of sinkage and trim into the computations.
The calculated results by using panel H-1 and
F-1 show good agreement with the results by
panel H-2 and F-1, so the panel H-1 seems to
be sufficient for the number of hull surface
panels. For the hump and hollow in Cw curve
the results for panel H-1 and F-1 show better
agreement with Inui's experiments [10] than
the results for panel H-1 and F-2. There is a
discrepancy between the present calculation
and the Dawson's one [123. The reason for the
discrepancy may be due to the difference of
number of the panels. (Dawson used total 512
panels [123.)
5.2 Results in shallow water
Next, calculations in shallow and un-
restricted water with horizontal sea bottom
were carried out. We calculated in hid =
2.389 and 3.413, where hid means the ratio of
water depth and ship draft. For this case
Mueller has made detailed experiments t63.
Panel H-2, F-1 and the sea bottom panels as
shown in Fig.6 were used for the computations.
Fig.7 shows variation of calculated wave-
making resistance for the free-surface and sea
bottom panel regions in shallow water. The
sea bottom panel region is larger than the
free-surface region by 10% of ship length. It
seems that the convergence does not achieve
yet at BFp/L = 0.65. Thus we need larger
0.007
3
Panel H-1 & F-1
Deep water ~ | BFP ~
Fn=0.310 / ~\ /
Ship hull Free-surface
panels
0.006
f-o~o
1 1 1 1 1 1
0.2 0.3 0.4 0.5 0.6 0.7
BFP/L
Fig.4 Variation of calculated wave-making
resistance for free-surface panel
region in deep water
panel region than that in deep water.
In the present calculations, however, the
free-surface panels with BFp/L = 0.55 (BBp/L =
0.65, where BBp is lateral width of bottom
surface panel region) were employed for saving
computation time.
Figs.8 and 9 show comparison of wave-making
resistance curves in shallow water. The
present calculations (in 'fixed cond.') are a
little larger than Mueller's experiments t6]
in low speed range, and the tendency of hump
and hollow in Cw curve shows good agreement
with the experiments. However, Froude number
at the calculated maximum Cw is different from
the experiment. The tendency of hump and hol-
low in calculated C curve by conventional
linear theory (Have~ock's integral) [6] is a
little different from the experiments. How-
ever the Cw values show good agreement with
the experiments as well as the present
calculations.
Now, let us compare Cw curves in Figs.5, 8
and 9. In the present calculations, with
decrease of water depth Cw near the critical
speed increase and Froude number at the maxi-
mum Cw becomes smaller. These tendencies
agree with the experimental results. However,
the Froude number at the maximum Cw is larger
than the experiment and the differece of this
Froude number becomes larger with decrease of
water depth. The present method of calcula-
tion does not take into account the effect of
sinkage and trim. For reference, therefore,
attempts were made of calculations of wave-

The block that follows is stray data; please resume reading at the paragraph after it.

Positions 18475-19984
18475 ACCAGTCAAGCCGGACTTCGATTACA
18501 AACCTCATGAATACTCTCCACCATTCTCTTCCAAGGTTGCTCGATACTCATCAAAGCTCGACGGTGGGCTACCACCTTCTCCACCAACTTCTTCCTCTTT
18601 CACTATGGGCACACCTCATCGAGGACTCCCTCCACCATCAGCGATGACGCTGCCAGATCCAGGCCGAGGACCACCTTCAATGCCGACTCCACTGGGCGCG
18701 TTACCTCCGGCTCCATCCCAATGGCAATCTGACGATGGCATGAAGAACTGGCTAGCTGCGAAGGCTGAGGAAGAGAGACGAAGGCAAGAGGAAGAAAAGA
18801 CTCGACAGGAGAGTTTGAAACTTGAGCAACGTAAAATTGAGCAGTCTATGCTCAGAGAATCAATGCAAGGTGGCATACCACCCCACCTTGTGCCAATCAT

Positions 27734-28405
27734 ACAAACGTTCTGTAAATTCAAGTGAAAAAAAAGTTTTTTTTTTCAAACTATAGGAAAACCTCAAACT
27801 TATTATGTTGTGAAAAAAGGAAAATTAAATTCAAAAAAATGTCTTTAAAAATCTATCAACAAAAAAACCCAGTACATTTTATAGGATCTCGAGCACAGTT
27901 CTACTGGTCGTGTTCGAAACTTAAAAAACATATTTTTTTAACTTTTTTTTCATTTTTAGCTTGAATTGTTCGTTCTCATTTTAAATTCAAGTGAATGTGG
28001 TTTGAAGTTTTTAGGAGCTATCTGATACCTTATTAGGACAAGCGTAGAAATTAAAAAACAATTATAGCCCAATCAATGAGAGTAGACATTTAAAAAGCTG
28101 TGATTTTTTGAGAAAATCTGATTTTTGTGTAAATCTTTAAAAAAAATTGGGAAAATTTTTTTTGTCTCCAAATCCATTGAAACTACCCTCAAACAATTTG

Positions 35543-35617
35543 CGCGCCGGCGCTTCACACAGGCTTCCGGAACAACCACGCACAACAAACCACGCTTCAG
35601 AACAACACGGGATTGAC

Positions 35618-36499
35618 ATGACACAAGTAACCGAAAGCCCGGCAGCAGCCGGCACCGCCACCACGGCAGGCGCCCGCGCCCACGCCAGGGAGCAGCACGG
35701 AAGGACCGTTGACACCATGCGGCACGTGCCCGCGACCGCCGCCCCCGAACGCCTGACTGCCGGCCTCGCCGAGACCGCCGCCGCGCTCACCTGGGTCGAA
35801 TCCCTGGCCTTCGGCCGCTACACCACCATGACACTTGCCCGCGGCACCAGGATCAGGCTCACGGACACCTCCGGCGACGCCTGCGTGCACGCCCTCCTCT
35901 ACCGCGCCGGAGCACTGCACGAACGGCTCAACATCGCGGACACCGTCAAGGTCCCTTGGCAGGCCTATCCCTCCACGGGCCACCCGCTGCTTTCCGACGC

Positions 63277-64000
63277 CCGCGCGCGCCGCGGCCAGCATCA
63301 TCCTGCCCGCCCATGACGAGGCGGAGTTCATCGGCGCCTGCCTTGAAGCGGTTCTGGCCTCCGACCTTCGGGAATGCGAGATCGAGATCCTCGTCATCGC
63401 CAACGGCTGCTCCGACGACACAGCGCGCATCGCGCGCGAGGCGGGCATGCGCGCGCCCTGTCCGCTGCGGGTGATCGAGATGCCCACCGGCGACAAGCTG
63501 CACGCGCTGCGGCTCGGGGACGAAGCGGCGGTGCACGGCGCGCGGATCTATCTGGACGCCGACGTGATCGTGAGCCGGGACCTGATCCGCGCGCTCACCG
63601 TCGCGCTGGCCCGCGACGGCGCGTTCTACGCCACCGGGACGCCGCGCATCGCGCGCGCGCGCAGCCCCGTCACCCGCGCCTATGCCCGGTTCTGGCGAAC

making resistance by use of sinkage and trim
estimated from Mueller's experiments [63. In
this computation hull surface panels were
rearranged. In Figs.8 and 9 'free coed.'
means the calculation made by this way.
Froude number at maximum Cw in 'free coed.'
becomes smaller than that in 'fixed coed.' and
comes closer to the experiment. Thus, it is
suggested that for the improvement of the
present method the effect of sinkage and trim
should be included.
646

OCR for page 643

0.025
0.020
Cal
$~N 'it
total pane' numbers
0.015
0.010
0.005
- 2< Cal. (panel H-1 & F-l ) 640 ~
- C1 Cal. (panelH-1 &F-2) 650 !
——~——Cal. ( panel H-2 & F- 1) 860 |
x Cal. by C.W.Dawson (12) 512 J
O Exp. by T.Inui (10)
Pa
~ fixed coed.
Six
~-
f~
,( x JO
max. Cw
Exp.~ Cal. (fixed)
OO00L' ~ ~ ~ ~ ~ ~ I I ~ I
0.15 0.20 0.25 0.30 0.35 0.40 0.45 0.50 0.55 0.60 0.65
En
Fig.5 Comparison of wave-making resistance curves in deep water
Fig.6 Arrangement of ship hull, free-surface
and sea bottom panels (in/d = 2.389)
647

OCR for page 643

Free-surface panels
0008:
0.007 _
0.006 _
L
\
/ | FP | / 1
I '//i~/~ ' I ~ 1
7 ~
Ship hull Sea bottom
Panel H-2 & F-1 panels
h/d = 2.389, En = 0.310
I I I I I I
0.2 0.3 0.4 0.5 0.6 0.7
BFP / L
l ~
0.3 0.4 0.5 0.6 0.7 0.8
REP/L
Fig.7 Variation of calculated wave-making
resistance for free-surface and
sea bottom panel regions in shallow
water
Fig.10 shows comparisons of wave profiles
in shallow water (h/d=2.389~. Agreement be-
tween the present calculations and Mueller's
experiments is good as a whole. However, it
can be pointed out that calculated wave height
at the fore part is lower and tendency of wave
profiles at the aft part is a little different
from the experiments. The reason for this
difference seems to be the nonlinear effect of
free-surface condition and the viscous effect
which are neglected in the present formula-
tions. The conventional linear calculations
are less satisfactory than the present calcu-
lations. The difference of the calculated
results in between 'fixed coed.' and 'free
coed.' in small.
Fig.ll shows comparisons of pressure dis-
tributions on sea (tank) bottom in shallow
water (h/d=2.389~. The present calculations
show fairly good agreement with Mueller's ex-